Champion (1949)

Champion was a turning point in my young career. I had an opportunity to make a big Technicolor picture at MGM called The Great Sinner starring Ava Gardner, Gregory Peck, and Lionel Barrymore. I turned it down to play Midge Kelly, a not-very-likeable boxer in a small independent film put together by young unknowns -- producer Stanley Kramer, writer Carl Foreman, and director Mark Robson. My agent was very unhappy. I was in pretty good shape, but I had never boxed. I didn't want them to use a body double, so I went into serious training with Mushy Callahan, an ex-welterweight champion. You know, it's hard to make a movie punch look real. In the scene where my opponent was to catch me with a faked uppercut as I bounced off the ropes, he actually knocked me out. Now that's movie realism! Champion got me a Best Actor nomination for an Oscar and made me a star. And that other film, The Great Sinner? It was a flop.

 

Ace in the Hole (1951)

To no one's surprise, I again played the self-serving bad guy in Billy Wilder's drama about a disgraced journalist trying to reinvent his big career in small-town Albuquerque. When a tunnel collapses outside a small town, he sees a big opportunity in his exclusive coverage of the man trapped below, convincing him to delay rescue for the sake of the headlines. My co-star was Jan Sterling, playing the the victim's scheming wife. In one scene I am supposed to choke her. Before the cameras rolled, I told Jan to let me know if I was being too rough. When she turned blue and went limp, I released her. "Why didn't you stop me?!"  I demanded when she came to. "I couldn't," she rasped, "because you were choking me." Ace in the Hole, redubbed The Big Carnival in America, was not a hit at the time, but it became a cult favorite. I loved working with Billy, who became a good friend.

 

The Bad and the Beautiful (1952)

Wasn't I lucky that Clark Gable turned down the role, since it earned me my second Academy nomination? Lana Turner played my beautiful discovery. We shot at MGM with Vincente Minnelli directing. One day I had a chat with Francis X. Bushman, who had a small part. Bushman had been a major star in the silents and talkies, but he had just faded away. Now I learned why. At the height of his fame, he inadvertently offended the all-powerful Louis B. Mayer by keeping him waiting a few minutes. Mayer, in turn, banned him from MGM and blackballed him in the industry. This was his first time on the lot in 25 years. Bushman's story gave me some useful insight into the ruthless, selfish character I was playing -- still another tough-guy antihero. I was doing well with these roles.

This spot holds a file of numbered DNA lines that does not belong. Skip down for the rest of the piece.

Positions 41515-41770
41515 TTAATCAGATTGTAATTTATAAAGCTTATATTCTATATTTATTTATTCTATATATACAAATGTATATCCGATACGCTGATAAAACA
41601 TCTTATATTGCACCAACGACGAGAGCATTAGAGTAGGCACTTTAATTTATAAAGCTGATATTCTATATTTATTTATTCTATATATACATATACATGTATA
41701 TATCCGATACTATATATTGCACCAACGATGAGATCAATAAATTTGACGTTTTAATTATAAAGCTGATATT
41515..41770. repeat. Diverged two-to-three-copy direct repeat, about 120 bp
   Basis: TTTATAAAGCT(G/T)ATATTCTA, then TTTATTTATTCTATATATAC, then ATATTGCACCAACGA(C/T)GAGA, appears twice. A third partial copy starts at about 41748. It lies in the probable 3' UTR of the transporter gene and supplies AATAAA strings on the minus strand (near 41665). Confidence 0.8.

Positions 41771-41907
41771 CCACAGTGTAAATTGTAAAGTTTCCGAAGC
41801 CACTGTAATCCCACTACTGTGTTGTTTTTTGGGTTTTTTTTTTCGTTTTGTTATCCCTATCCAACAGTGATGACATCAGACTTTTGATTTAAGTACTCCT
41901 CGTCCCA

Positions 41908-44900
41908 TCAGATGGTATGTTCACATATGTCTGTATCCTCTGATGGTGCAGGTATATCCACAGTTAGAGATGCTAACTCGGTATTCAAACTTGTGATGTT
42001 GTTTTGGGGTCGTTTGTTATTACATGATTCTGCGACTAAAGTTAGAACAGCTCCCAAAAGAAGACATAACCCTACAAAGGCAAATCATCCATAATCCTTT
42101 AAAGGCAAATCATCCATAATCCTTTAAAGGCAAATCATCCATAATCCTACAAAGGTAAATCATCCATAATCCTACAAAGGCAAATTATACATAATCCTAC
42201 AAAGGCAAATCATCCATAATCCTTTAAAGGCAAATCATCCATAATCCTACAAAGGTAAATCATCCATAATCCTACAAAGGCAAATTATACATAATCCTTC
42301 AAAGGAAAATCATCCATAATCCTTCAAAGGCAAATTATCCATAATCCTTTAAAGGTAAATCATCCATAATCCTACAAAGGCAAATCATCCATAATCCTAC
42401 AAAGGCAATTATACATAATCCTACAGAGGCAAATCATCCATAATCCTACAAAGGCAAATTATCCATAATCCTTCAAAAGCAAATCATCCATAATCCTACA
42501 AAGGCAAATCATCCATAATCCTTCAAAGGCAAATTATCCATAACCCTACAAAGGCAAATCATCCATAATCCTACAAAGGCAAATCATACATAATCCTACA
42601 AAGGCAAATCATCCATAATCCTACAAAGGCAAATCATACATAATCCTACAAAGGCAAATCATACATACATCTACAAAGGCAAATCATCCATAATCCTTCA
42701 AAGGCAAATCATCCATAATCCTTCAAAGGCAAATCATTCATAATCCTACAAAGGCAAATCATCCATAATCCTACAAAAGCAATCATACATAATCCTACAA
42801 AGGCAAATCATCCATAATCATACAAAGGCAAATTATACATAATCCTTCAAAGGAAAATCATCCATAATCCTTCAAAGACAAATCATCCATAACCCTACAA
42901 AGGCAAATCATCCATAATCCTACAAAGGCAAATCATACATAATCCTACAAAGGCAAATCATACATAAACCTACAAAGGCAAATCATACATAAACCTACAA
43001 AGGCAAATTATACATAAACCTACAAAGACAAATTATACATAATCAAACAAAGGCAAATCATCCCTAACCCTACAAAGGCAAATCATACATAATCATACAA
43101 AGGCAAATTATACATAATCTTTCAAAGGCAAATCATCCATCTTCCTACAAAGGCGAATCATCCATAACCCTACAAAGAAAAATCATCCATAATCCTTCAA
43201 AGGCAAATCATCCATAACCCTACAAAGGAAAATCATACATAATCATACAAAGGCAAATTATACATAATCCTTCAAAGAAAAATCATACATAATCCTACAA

Act of Love (1953)

I don't know if this is a good film, but to me it's a great film because that's where I met my wife, Anne Buydens, to whom I have been married for 60 years. I write about our strange romance in Life Could Be Verse. Anne was hired to do publicity for Act of Love, and we became friends. I, of course, wanted more (she was beautiful and had a fantastic sense of humor), but she didn't want to be a movie star's latest fling. One evening I took her with me to a charity event at Cirque d'Hiver in Paris, in which French movie stars were the featured performers. I was known as "The Darling Brute" in French media, so the organizers asked me to participate. I went backstage, where they found something "appropriate" for me. Right after the elephant act, I came out -- still in my tuxedo -- with a broom and shovel to clean up the droppings. Anne laughed so hard that I knew I had won her over.

 

20,000 Leagues Under the Sea (1954)

This was the first movie Walt Disney made with live characters. We were on a six-day-week shooting schedule, so Anne and I flew up to Las Vegas after work on Saturday to get married, took in Sinatra at the Sahara, and flew back to L.A. the next night. I played the banjo and sang in the film. I also recorded "Gotta Whale of a Tale," and it became a hit. It even topped Sinatra's latest record for a few weeks -- which I enjoyed teasing him about over the years. It became a song my kids and I liked to sing together. During a scene in It Runs in the Family where Michael, Cameron and I are fishing in a canoe, Michael suggested we warble it together. I enjoyed that.